He resolved to keep going, putting together a spreadsheet of 119 Division I schools, including phone numbers and the names of the head coaches.  Contartesi picked up the phone and started dialing. Most conversations didn’t last more than 30 seconds, especially when he got to the height and weight question. But he kept grinding.

A silver lining appeared when he found out that a man by the name of Kyle Strongin was interning with the Ole Miss football program. Strongin, who eventually became director of football operations at the University of Mississippi, went on to work for the San Francisco 49ers and is now coordinator of football operations with the University of Tennessee.

Contartesi said he built a relationship with Strongin when he was 12 years old, and Strongin also coached Contartesi’s football team in high school.

“He saw my character, leadership and playing style. Because of the relationship I built with him, I called him and said, ‘Hey man – can I play football at Ole Miss and can you help me get in?’”

Strongin told him that if there was one person that he would help get in, it would be Contartesi. This was three weeks before school started and way past the admissions deadline.

“He was able to get me in academically, and was going to give me one shot – one try,” he said.

In this episode of The BOOM Podcast, Yalden and Contartesi talk about the importance of overcoming fear and self-doubt, while holding fast to perseverance – pursuing an important goal with bulldog tenacity.

Contartesi mentioned studies that show only three percent of Americans write down their goals, and uncovered an interesting correlation.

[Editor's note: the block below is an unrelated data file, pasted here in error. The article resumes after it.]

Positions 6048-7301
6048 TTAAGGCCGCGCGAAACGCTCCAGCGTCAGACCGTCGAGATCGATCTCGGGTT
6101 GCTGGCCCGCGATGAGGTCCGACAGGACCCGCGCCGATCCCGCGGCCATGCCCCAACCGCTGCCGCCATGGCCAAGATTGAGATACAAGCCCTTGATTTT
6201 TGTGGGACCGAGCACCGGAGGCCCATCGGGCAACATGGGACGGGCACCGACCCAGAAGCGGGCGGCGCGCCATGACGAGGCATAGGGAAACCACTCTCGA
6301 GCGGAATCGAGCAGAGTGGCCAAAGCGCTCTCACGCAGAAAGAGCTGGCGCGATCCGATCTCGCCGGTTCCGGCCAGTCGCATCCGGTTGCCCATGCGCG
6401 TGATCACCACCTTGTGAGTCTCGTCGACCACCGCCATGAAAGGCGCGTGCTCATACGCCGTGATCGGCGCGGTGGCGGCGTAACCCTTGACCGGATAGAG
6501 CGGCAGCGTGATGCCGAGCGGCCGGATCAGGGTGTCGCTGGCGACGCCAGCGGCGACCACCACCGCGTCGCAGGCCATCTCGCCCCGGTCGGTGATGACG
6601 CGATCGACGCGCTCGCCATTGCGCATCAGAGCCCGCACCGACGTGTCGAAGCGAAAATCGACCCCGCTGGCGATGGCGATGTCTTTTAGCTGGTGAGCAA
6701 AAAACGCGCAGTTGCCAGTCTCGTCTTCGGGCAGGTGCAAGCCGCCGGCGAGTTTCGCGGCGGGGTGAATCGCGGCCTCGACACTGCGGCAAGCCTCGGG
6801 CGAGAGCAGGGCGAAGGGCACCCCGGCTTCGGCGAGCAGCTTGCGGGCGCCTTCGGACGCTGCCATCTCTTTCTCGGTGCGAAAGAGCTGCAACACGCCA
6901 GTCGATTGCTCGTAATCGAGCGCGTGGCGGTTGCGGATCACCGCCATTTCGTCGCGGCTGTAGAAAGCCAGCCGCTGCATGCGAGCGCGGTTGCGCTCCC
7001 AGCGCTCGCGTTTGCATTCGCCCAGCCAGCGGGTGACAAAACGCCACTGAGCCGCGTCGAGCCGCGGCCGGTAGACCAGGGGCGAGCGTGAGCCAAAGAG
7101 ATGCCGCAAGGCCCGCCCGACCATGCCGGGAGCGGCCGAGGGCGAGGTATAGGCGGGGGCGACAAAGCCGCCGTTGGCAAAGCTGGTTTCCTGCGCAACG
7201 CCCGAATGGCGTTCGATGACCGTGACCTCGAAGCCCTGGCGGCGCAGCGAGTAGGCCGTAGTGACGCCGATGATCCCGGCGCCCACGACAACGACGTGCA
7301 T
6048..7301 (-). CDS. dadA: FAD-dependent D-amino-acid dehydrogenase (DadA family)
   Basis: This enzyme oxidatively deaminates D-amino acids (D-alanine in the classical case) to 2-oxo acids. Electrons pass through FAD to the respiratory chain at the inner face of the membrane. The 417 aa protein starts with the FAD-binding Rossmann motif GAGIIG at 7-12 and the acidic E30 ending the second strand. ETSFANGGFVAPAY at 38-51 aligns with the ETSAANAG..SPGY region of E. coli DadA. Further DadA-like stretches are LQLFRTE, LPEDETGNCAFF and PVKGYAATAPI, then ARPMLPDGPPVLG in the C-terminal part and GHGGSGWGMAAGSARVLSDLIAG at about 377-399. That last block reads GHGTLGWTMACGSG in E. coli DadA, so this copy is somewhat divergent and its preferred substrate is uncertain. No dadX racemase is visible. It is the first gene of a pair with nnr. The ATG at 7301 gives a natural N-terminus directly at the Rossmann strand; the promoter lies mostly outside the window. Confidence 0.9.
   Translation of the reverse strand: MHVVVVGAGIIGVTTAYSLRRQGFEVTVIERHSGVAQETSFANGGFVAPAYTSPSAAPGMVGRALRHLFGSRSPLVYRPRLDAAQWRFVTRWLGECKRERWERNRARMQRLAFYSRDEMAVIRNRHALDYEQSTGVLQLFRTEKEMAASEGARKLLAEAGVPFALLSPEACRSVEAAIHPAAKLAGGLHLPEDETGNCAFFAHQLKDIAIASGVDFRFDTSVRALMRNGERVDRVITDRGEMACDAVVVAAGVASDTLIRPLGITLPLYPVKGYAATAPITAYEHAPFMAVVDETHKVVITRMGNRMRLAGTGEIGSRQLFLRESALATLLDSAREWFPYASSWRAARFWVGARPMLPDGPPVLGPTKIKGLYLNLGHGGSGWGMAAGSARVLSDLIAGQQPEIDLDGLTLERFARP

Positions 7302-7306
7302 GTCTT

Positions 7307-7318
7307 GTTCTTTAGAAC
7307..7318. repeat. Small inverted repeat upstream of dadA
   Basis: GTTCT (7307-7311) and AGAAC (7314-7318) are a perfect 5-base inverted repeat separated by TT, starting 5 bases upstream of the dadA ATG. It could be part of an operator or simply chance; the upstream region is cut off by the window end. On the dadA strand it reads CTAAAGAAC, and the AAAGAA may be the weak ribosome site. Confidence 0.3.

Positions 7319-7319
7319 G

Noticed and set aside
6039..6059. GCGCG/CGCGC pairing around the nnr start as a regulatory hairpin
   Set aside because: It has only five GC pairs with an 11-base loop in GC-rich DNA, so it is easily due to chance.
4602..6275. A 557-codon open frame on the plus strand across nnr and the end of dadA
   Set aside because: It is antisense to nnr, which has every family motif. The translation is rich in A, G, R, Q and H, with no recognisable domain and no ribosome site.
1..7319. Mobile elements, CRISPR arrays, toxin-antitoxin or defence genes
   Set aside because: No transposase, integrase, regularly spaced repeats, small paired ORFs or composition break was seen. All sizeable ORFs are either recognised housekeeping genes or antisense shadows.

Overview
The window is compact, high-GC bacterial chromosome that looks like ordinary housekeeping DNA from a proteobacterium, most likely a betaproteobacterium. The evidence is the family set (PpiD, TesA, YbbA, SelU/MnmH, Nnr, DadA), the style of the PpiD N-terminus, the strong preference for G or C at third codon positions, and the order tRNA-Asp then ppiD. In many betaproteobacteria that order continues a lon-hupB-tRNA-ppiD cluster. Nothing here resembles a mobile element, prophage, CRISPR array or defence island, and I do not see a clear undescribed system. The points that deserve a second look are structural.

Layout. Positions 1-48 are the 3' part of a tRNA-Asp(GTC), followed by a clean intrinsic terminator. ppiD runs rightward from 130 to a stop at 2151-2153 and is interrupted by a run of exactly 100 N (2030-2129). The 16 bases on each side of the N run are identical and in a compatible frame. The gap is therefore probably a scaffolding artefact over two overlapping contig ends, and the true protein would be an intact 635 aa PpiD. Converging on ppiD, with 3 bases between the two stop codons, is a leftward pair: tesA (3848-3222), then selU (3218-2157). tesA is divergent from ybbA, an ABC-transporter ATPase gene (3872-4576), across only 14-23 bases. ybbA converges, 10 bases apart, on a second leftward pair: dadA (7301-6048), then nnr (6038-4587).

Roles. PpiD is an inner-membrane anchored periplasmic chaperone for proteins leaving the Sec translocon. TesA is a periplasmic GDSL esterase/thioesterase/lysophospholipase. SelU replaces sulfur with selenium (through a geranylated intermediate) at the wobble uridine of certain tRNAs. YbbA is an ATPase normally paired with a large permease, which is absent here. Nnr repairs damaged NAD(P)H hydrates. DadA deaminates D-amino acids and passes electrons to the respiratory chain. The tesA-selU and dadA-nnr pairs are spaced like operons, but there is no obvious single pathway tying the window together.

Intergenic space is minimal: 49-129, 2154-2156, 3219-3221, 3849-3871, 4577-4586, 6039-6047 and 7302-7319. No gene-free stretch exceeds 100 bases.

“When I was playing [youth] football, my coach said to me that only three percent of high school football players play Division I football,” he said. “When I was studying about goals and the fact that only three percent write them down – the same three percent get whatever they want in life. They live a lifestyle by design, and do what they want to do every single day.”

Powerful stuff.

“I wasn’t the given size. I wasn’t the most talented. I wasn’t the fastest, but I pushed myself into the top three percent by always putting myself in the position to be successful – by getting there early and leaving late – working with coaches, being in the film room every day – being in the weight room as much as I could, and doing everything I could that was humanly possible every day. It wasn’t given to me, because I didn’t have all of those other gifts.”

In this episode of The BOOM podcast, you will discover Contartesi’s empowering views on healthy competition and how to find the fire within yourself, and more.

Yalden and Contartesi work together in the youth speaking market and speak often on leadership, character and resilience, but they have a great relationship and help each other out – the exact opposite of cutthroat tactics and self-preservation. For them, it’s all about service.

“Healthy competition is when you are secure with who you are – and you want to see other people grow and succeed as well. I think that’s awesome,” Yalden said.

Contartesi’s daily routine involves affirmations, personal development study and a few minutes of meditation and regular workouts. He utilizes a vision board and a goals spreadsheet, taking the main specific goals and writing them down on a Post-It note every day.

He also uses a task management app called Todoist.

Yalden mentioned that Contartesi’s routine was like a customized version of the principles laid out in Hal Elrod’s The Miracle Morning.

Contartesi is currently implementing the principles laid out in the Dale Carnegie classic, How to Win Friends & Influence People.

Both Yalden and Contartesi are huge proponents of self-discipline, and Contartesi  laid out his three-point plan to bring the BOOM and make a huge impact in a person’s life.

  • Build Relationships/Find a Mentor
  • Overcome Fear
  • Be Persistent

Yalden closed this episode with an admonition for folks to put down the cell phone and make that face-to-face interaction.

“Come out of your shell,” he said. “Recognize fear. Overcome it. Feel it. Crush it and go through it. We all experience fear, but you have to learn to overcome it,” he said.